From the telltale fool’s hat down to their breeches, what actually makes up the jester’s costume? Jesters have been colourful figures throughout history and from the wandering comics to the royal court fools, costumes have always been a significant part of the jester persona.

What Did Court Jesters Wear?

The court jester was an intriguing character and often had the ear of the reigning kings and queens. While costumes varied from jester to jester, there is some commonality seen throughout the ages.

The typical jester’s costume consisted of a motley coat, tight breeches and a cap’n’bells or monk’s cowl over their head, which was often shaved. Their motley costume would usually have two or more bright colours, symbolising their opposing role to others at court. While nobles and royalty had a certain role to play and dress code to follow, the jester was a figure of humour, wit, and free speech, often jibing prominent members of the court.

The court jester often had props and accessories to complete their costume, from fake swords to sceptres or baubles. These props would enhance their comedic routine and assist in their mockery of court characters.

What Did Court Jesters Wear?

man in jester outfit in front of an old castle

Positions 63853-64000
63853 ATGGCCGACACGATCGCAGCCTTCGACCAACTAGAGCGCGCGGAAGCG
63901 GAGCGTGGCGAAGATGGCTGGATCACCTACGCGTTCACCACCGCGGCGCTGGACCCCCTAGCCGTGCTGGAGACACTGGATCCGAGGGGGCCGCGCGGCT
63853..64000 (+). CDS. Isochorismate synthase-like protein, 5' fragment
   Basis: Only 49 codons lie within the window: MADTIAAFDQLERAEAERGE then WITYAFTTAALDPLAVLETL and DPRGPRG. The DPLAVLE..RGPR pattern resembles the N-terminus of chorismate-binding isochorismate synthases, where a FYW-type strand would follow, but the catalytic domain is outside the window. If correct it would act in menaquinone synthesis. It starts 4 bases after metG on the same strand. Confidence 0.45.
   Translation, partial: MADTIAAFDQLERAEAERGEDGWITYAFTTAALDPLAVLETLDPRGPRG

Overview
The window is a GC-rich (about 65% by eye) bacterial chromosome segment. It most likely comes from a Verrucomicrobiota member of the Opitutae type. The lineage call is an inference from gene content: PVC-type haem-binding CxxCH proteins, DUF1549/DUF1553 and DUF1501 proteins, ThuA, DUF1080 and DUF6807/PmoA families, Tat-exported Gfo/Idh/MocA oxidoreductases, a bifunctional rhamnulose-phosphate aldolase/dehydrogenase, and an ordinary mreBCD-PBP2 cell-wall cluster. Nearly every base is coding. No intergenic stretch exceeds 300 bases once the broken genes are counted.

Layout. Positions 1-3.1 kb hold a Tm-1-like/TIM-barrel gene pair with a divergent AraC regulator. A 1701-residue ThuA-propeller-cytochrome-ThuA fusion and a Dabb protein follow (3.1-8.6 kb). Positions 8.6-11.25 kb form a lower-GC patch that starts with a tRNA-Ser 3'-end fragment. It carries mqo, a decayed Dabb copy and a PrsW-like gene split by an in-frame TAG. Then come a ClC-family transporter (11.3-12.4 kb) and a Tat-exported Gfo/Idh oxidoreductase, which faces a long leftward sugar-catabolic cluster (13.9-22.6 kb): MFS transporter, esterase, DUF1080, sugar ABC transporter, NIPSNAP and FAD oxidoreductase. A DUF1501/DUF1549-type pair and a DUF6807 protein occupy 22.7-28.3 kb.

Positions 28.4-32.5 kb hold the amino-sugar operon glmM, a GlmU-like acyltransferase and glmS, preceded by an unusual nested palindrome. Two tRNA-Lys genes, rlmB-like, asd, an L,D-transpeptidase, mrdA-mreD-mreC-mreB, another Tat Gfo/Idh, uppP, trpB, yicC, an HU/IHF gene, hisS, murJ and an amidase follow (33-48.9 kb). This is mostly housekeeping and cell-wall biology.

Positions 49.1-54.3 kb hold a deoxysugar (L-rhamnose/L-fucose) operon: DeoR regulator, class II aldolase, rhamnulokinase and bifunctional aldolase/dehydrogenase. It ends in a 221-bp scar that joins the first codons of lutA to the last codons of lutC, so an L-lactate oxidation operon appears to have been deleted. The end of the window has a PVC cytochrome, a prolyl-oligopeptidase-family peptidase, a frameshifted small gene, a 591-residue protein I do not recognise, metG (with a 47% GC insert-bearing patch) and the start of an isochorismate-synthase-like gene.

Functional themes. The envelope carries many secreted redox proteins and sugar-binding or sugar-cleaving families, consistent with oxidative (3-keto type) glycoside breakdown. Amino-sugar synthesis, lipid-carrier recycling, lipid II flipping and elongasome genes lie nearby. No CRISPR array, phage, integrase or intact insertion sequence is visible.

Image by Momentmal from Pixabay

The Symbology Behind the Fools

black and white photo of jester man

The Symbology Behind the Fools

Jesters were buffoons, jugglers, actors, entertainers, and more. Their role consisted of delivering jokes to other duties such as delivering messages, and their clothing was a significant part of this.

As the jester existed outside of the rules of typical court manners, their costume became a symbol for mockery, satire, and the dual nature of this role. The court jester was often left to deliver news to the monarch and their colourful character often helped them. A jester would deliver bad news with a joke and good news with harsh satire, making their motley outfit befitting their two sides.

Across the various types of jesters, their clothing is seen as an important part of who they were and what they represented.

The Jester’s Hat

The jester’s outfit would not be complete without their hat. Jesters often used their clothing to amplify their ridiculous behaviour, and the jester’s hat was a vital part of the buffoon’s role.

Both professional jesters and the natural fool are often seen in paintings and art with elaborate costumes involving masks, props, and their telltale hats. These comic actors are easily spotted thanks to their colourful and unusual outfits.

There were several distinct types of jester’s hats that kept to the tradition of the entertainer’s role.

Not all jesters had complete freedom however, for some the role of a personal jester required them to wear whatever their master wished. In the case of Jane the Fool, a personal jester during Tudor times, she was required to shave her head and wear a cap.